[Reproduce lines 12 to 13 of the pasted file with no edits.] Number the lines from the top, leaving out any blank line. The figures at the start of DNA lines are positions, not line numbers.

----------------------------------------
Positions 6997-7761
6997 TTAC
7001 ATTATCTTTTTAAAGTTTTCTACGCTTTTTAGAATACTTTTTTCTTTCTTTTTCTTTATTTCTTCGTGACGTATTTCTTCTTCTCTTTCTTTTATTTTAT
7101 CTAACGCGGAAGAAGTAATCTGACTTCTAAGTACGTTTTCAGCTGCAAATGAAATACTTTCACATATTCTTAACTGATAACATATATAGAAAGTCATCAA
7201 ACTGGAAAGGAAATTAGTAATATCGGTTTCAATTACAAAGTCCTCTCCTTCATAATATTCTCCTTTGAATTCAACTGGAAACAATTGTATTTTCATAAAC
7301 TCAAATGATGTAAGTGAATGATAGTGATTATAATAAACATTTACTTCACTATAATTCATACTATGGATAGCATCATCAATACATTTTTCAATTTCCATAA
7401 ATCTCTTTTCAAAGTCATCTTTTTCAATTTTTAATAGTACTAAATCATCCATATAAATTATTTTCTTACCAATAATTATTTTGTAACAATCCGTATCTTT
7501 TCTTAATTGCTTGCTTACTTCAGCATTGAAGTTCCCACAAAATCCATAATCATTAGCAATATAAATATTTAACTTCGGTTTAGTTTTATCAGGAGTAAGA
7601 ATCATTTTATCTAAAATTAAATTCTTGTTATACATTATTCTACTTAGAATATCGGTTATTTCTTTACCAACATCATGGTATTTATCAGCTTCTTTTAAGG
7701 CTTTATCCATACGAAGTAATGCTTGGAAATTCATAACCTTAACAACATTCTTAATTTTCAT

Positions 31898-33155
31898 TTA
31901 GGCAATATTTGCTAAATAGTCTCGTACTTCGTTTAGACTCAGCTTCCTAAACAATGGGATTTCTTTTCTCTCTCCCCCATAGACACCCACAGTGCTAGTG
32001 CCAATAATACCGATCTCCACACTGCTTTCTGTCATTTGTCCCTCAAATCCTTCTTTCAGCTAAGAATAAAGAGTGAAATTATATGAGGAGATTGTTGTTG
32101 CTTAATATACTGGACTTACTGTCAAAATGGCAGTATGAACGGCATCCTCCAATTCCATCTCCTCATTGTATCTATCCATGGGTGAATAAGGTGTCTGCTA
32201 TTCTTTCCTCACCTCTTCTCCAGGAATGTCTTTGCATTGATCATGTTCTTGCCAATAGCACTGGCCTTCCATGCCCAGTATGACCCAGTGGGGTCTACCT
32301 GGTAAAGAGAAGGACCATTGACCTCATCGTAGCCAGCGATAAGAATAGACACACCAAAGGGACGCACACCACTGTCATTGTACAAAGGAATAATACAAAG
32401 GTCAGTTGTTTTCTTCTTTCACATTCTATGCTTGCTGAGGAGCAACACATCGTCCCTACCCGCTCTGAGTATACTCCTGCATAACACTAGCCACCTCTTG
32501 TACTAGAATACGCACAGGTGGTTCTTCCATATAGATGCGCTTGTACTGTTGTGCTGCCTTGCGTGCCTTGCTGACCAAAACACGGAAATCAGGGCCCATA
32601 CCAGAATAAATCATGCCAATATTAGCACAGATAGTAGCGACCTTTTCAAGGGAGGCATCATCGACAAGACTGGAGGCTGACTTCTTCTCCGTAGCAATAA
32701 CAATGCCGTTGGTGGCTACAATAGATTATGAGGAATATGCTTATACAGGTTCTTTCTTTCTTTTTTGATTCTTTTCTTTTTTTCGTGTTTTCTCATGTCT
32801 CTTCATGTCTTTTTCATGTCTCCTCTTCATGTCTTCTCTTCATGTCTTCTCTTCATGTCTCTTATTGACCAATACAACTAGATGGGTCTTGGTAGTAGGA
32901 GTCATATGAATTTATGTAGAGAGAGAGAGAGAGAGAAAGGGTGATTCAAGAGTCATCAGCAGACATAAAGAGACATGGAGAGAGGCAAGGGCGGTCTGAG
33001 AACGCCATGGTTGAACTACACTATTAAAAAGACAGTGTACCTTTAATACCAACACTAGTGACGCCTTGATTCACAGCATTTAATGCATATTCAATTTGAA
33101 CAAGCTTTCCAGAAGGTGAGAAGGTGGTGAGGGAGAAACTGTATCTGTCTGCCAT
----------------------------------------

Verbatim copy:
31898 TTA
31901 GGCAATATTTGCTAAATAGTCTCGTACTTCGTTTAGACTCAGCTTCCTAAACAATGGGATTTCTTTTCTCTCTCCCCCATAGACACCCACAGTGCTAGTG